Perhaps it is the Mozart Divertimenti streaming from the speakers, but I’m really enjoying what Ruth Reichl is saying in, Garlic and Sapphires, better yet, I should say, how she is saying these things. 

The Worthington library is a mile into my walk home from work. They have a pretty decent “Friends of the Library” book sale just inside the doors to the building.  Several weeks ago I stopped in to browse the shelves.  Endless Feasts: Sixty Years of Writing from Gourmet, was on the top shelf of one of the book dollies. I recognized the author’s name, but couldn’t remember if she was good or just popular.

A few other titles tempted me, but I decided to check the library catalog to see if I could borrow them, rather than add to our home collection of books.  This branch had quite a few of Ruth’s books to choose from, when I looked on the shelf in the downstairs level of the Worthington library.  I checked out three, and read almost half of the shortest one on the rest of my walk home. 

The second, Garlic and Sapphires, is taking me a bit longer to go through. Ruth Reichl is an excellent writer.  Dishes that I wouldn’t have ever considered tasting are described in a manner that makes you want to experience food. “Snap, Crackle & Pop”  mean so much more than Rice Krispies.  “Melt in Your Mouth” has a different meaning than M & Ms. She can even make eating a Japanese noodle sound sinful.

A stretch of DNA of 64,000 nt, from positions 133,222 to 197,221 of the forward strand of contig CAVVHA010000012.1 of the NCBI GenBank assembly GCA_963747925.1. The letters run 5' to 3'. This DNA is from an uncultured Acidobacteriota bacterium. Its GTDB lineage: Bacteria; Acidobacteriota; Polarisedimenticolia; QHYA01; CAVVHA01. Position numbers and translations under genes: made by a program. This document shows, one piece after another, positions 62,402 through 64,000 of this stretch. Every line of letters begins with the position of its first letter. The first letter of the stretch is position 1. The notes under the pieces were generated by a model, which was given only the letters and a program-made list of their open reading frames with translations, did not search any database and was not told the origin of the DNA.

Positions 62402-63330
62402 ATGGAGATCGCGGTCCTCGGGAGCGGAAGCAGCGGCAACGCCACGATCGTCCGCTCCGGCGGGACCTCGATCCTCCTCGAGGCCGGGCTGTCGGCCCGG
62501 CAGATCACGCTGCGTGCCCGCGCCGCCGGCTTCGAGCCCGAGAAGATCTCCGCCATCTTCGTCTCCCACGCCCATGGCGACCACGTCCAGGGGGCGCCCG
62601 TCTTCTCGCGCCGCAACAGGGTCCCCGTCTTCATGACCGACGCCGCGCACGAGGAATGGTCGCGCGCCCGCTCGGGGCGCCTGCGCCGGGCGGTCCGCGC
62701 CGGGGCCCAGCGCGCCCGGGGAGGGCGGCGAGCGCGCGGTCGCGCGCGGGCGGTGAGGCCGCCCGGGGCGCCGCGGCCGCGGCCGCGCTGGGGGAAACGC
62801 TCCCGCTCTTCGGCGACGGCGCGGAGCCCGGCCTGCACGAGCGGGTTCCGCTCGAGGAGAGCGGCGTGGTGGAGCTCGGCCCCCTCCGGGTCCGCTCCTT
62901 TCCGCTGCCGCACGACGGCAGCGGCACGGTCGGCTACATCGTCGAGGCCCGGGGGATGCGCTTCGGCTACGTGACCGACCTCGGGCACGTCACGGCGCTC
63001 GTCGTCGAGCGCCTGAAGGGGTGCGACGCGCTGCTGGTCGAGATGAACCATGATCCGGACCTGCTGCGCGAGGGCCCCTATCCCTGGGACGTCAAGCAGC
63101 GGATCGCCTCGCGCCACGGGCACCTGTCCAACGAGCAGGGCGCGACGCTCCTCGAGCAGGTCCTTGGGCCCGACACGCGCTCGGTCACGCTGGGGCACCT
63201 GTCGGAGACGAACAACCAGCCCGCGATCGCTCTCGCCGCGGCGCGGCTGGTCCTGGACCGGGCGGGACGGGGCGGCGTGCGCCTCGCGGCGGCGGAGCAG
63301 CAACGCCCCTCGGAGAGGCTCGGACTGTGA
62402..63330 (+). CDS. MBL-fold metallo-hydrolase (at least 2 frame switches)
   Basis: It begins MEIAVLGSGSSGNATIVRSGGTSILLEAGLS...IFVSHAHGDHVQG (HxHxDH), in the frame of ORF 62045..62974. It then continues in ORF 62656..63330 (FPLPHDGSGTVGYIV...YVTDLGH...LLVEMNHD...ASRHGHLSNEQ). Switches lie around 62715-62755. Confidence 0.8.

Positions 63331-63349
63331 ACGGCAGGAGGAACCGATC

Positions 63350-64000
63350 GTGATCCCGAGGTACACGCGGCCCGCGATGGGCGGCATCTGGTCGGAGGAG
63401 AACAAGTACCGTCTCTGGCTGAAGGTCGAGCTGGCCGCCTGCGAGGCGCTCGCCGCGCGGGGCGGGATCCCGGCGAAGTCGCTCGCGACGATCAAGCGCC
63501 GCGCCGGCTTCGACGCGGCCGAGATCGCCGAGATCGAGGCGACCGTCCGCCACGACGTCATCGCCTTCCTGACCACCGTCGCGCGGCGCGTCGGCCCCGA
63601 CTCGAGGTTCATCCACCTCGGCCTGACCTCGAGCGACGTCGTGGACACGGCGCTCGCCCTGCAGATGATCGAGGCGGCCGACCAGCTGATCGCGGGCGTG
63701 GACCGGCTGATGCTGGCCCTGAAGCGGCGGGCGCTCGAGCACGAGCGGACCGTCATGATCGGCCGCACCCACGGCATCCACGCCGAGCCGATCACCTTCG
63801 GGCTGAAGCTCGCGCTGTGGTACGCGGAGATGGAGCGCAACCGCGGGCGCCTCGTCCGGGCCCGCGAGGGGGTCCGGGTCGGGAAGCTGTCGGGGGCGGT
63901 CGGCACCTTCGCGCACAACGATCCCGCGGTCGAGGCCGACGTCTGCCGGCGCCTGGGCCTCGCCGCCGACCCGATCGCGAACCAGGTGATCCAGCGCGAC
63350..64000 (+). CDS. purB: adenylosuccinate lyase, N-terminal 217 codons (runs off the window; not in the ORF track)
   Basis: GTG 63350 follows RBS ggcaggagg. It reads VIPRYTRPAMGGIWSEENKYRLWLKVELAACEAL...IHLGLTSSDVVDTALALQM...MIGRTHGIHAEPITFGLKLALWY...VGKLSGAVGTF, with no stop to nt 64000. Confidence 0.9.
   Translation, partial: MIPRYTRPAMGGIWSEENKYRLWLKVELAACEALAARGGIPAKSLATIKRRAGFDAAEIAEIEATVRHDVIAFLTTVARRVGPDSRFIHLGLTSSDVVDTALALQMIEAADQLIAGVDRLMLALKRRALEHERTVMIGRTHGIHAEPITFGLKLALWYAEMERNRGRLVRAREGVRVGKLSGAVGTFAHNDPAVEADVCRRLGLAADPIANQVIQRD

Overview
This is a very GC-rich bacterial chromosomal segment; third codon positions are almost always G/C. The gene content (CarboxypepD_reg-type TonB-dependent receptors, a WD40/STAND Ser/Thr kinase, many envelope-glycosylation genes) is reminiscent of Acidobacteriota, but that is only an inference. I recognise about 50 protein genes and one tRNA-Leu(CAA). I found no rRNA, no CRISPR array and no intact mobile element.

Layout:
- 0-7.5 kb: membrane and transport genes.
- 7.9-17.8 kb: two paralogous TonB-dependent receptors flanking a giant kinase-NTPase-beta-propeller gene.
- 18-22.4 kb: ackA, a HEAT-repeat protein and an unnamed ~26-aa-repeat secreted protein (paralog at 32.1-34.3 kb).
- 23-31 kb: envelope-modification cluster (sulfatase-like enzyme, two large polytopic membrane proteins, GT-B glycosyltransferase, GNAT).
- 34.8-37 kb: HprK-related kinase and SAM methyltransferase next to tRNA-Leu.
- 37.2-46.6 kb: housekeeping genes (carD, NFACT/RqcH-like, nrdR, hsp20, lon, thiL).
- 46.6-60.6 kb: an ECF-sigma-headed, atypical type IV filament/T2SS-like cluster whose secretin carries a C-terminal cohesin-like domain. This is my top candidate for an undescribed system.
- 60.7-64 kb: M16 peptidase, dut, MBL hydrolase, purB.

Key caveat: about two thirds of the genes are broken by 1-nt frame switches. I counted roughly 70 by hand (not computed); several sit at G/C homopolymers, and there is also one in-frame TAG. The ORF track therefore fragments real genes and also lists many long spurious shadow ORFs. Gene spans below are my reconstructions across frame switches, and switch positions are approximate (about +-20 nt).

Her books are more than a description of fancy foods.  Ruth uses her biographical information to expand the gourmet experience.  Her perspective isn’t so high above the average American that one can only dream of sensuously sharing her observations.

Apart from the book being a “good read”, the book is also a good source for recipes. The recipes are for pretty normal foods, too.  Cheesecake, hashbrowns, roasted chicken are a few of the ones she includes.  I tried her advice on preparing steak, this past Sunday: room temperature, lots of salt, HOT skillet, 8 minutes each side, dab of butter right before serving; it probably would have worked if I hadn’t been using “on sale ‘steak’ ” from Kroger.

This morning, I am on page 232.  Having just planted some cress seeds in my parents’ back yard, Ruth’s recipe for Pureed Watercress caught my attention.  She says that this vegetable is similar to spinach, but easier to wash and that it “has such an interestingly spicy bite”. 

By the time the cress in my garden grows, I should be done reading the book, and you can check it out. Or, better yet, buy the book to keep handy.


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